»Events»Dr Quynh Nguyen - Urbanites’ Attitudes towards Environmental Migration: Evidence from Kenya and Vietnam
Dr Quynh Nguyen - Urbanites’ Attitudes towards Environmental Migration: Evidence from Kenya and Vietnam
Urbanites’ Attitudes towards Environmental Migration: Evidence from Kenya and Vietnam
The displacement of large numbers of people due to the increasing intensity of extreme weather events, sea-level rise and the deterioration of environmental conditions is one of the most salient consequences of climate change. While estimates of the magnitude of climate change induced migration vary dramatically, there is broad consensus that climate change is increasingly becoming an important factor pushing people to move. As more and more people are expected to migrate in response to environmental challenges, what is the public’s predisposition to environmental migrants? Existing studies on public opinion toward immigration show that the reason of migration plays a significant role in determining the social acceptance of migrants. Results consistently reveal higher acceptance of migrants fleeing political persecution or war than of economic migrants. Using original survey data from Vietnam and Kenya, we test whether individuals also extend the notion of deservingness to environmental migrants. We focus on internal migration from rural to urban areas, which makes up the large bulk of climate change induced migration. Our results from a choice-based conjoint design demonstrate that while some migration motives receive higher endorsement than others, residents in receiving areas do not distinguish between economically motivated migration and environmentally induced migration. These findings suggest that there is hitherto a low level of public acceptance of climate change induced environmental migration.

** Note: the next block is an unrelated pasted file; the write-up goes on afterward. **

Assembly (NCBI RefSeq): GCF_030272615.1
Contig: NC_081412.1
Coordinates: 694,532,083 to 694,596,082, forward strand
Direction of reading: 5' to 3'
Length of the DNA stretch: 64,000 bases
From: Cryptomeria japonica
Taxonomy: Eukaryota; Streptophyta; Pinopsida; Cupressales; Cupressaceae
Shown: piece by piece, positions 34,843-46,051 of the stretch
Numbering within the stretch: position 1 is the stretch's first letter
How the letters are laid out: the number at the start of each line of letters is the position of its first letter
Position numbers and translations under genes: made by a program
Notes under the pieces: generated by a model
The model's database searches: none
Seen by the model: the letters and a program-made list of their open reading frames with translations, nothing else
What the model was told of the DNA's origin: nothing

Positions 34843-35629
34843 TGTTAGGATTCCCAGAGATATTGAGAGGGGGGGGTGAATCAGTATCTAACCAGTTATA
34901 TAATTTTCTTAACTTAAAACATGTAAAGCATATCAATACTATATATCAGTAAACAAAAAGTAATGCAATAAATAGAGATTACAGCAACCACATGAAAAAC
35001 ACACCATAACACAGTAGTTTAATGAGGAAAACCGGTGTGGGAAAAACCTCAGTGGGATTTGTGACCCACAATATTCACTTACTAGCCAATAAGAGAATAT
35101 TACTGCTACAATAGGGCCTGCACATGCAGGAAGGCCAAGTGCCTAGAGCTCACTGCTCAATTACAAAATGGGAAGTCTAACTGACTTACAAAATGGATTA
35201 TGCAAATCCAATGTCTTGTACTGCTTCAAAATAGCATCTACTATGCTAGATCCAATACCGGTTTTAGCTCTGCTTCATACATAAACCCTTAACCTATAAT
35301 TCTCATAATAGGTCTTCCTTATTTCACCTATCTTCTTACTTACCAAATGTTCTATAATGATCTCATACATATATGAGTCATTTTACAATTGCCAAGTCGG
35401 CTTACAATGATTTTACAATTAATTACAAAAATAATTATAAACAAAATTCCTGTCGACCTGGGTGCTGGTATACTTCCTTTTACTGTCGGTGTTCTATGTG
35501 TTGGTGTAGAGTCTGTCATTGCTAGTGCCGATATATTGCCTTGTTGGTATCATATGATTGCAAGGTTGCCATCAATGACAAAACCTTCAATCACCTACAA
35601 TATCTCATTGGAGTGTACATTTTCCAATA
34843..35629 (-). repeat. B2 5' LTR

About the presenter:
Dr Quynh Nguyen is a lecturer at the School of Politics and International Relations at the Australian National University. Quynh’s research interests are at the intersection of international political economy, environmental politics, public opinion. She utilizes a range of quantitative and qualitative methodologies and draws on original cross-national and sub-national data in her work. During the academic year 2018-19, she was a postdoctoral fellow at the Niehaus Center for Globalization and Governance at Princeton University. Quynh earned her PhD from the Swiss Federal Institute of Technology (ETH Zurich)’s Center for Comparative and International Studies.